67 61 64
90 62 76
Figure 5. February positions of the North Pole drifting stations manned between
1938 and 1991. The dashed line encloses the region under study here. The num-
bers denote stations that contributed each year's data for our 19551991 analyses.
at the same time on different stations, we found significant correlations between
stations located in different regions. This seems reasonable in light of the obvious
uniformity of the surface and the distance the central basin is from continents and
oceans, where advection can foster inhomogeneity (Table 1).
In effect, we could thus assume that all stations in the central Arctic at the same
time were sampling the same cloud distribution. We thus created a time series of
cloud observations covering 19551991. But to keep the time series homogeneous,
we considered data from only one station above 77N each year. We use this series
for evaluating trends and making a more correct analysis of cloud characteristics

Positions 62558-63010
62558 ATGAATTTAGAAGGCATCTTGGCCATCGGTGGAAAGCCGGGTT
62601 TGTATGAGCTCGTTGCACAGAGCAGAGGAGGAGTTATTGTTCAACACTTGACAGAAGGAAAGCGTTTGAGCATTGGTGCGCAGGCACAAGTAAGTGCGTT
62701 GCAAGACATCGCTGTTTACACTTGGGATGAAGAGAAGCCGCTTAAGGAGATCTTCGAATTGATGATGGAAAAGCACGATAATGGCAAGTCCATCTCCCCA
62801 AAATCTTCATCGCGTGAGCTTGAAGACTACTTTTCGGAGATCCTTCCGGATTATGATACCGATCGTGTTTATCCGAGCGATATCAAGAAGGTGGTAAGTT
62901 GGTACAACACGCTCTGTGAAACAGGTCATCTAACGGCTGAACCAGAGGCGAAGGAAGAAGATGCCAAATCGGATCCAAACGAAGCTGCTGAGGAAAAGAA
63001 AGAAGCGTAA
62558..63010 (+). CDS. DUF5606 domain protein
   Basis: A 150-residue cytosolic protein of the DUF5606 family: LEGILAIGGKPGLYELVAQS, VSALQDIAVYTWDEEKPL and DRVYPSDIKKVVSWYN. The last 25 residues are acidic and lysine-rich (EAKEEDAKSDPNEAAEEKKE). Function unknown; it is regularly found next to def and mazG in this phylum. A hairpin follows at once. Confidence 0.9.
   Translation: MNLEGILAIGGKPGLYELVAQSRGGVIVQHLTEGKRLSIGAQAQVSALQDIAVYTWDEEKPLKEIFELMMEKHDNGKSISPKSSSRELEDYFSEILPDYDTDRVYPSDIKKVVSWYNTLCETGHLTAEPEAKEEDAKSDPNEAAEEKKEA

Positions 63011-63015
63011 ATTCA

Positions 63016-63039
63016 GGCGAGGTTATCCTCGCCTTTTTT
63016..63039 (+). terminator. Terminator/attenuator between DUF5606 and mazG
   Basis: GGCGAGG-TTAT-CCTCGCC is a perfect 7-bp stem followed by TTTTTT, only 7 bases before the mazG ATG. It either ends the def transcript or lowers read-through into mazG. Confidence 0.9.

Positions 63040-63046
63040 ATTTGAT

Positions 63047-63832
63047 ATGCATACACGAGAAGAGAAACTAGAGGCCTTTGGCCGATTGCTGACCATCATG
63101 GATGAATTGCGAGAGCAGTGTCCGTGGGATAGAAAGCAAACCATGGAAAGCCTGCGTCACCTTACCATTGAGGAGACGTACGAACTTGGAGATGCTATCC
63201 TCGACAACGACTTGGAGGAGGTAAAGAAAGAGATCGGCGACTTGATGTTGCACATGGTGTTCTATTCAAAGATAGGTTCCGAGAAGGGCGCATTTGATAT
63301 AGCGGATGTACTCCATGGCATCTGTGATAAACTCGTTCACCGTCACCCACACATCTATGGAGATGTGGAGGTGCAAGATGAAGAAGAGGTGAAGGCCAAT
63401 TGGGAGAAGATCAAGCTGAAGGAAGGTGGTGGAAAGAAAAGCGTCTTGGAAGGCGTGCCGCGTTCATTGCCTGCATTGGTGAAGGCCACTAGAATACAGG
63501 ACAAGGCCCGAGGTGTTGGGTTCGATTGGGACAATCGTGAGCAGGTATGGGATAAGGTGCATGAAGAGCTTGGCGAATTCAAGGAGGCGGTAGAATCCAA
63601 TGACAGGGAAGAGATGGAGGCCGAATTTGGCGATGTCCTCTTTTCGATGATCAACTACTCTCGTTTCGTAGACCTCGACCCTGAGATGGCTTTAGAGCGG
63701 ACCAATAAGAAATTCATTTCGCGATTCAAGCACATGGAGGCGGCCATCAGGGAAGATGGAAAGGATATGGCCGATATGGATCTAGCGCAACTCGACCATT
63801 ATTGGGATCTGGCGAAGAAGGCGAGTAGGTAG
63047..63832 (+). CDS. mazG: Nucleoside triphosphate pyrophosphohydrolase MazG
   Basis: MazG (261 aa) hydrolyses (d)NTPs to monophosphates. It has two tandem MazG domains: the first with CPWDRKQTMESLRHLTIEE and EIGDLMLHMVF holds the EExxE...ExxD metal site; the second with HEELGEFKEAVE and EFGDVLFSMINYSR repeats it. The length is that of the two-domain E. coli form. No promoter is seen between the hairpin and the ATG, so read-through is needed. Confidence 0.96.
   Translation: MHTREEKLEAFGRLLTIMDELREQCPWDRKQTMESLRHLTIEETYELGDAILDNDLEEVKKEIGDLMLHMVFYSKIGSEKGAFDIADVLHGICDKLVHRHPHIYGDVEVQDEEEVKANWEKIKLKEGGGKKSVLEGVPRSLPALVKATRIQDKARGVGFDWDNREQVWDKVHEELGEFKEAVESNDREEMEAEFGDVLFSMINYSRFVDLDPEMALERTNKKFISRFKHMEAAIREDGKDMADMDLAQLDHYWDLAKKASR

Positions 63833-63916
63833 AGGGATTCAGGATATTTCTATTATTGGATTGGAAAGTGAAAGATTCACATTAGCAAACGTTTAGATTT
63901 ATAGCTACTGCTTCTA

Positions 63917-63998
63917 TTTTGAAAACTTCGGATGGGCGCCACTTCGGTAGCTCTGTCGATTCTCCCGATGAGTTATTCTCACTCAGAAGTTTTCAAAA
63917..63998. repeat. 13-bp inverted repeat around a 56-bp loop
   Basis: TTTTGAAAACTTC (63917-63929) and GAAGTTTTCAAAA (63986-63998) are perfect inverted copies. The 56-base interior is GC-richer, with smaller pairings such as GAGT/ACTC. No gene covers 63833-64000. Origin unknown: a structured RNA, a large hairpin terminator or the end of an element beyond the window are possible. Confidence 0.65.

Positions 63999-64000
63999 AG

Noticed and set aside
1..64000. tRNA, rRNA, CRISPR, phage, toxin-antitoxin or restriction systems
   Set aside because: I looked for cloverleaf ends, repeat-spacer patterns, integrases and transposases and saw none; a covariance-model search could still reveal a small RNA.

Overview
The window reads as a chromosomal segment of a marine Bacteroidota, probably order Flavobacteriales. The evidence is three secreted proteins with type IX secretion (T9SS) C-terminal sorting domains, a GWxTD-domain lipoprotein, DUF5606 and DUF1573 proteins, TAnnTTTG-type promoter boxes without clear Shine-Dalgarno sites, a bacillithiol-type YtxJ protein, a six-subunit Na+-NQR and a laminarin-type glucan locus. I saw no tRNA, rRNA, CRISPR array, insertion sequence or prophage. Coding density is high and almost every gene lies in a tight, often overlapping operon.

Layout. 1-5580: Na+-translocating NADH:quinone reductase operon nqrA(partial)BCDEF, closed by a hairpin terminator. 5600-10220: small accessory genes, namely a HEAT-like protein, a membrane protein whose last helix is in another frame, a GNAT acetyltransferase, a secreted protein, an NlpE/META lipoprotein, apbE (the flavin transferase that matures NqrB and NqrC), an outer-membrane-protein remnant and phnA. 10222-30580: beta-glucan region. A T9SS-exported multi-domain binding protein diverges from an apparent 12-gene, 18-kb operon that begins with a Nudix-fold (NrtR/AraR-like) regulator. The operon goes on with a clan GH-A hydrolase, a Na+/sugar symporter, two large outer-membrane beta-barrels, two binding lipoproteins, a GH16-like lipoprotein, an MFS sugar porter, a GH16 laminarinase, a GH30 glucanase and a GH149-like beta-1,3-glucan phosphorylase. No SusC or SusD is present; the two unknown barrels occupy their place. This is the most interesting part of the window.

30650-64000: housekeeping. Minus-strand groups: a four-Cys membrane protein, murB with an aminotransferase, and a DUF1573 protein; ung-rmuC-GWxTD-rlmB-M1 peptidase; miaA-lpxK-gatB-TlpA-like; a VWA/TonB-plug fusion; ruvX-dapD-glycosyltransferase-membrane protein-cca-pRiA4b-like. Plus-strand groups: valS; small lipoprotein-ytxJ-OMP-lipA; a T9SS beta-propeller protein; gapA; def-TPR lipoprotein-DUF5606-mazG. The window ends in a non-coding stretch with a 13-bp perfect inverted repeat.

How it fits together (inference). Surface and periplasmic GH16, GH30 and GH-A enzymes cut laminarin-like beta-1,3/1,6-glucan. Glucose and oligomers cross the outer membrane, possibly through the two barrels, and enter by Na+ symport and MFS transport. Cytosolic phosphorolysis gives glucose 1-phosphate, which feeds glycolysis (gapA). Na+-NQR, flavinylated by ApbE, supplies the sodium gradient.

in the Arctic. Figure 5 shows the area on which we focus our analysis, the Febru-
ary position of all the NP stations, and the locations of the stations that yielded
the data year we used in our analyses. The figure confirms that the stations pro-
viding our data were randomly distributed around the central Arctic.
As we explained above, total cloud amount and, to a smaller degree, low cloud
amount have U-shaped distributions, unlike air temperature, which has a normal
distribution. This means that it is incorrect to describe the characteristics of a time
series of total or low cloud amount with the arithmetic average, as was done, for
example, in the Gorshkov (1983) atlas. On the basis of Tables 2 and 3, it also seems
appropriate to describe the spatial and temporal variability of Arctic cloudiness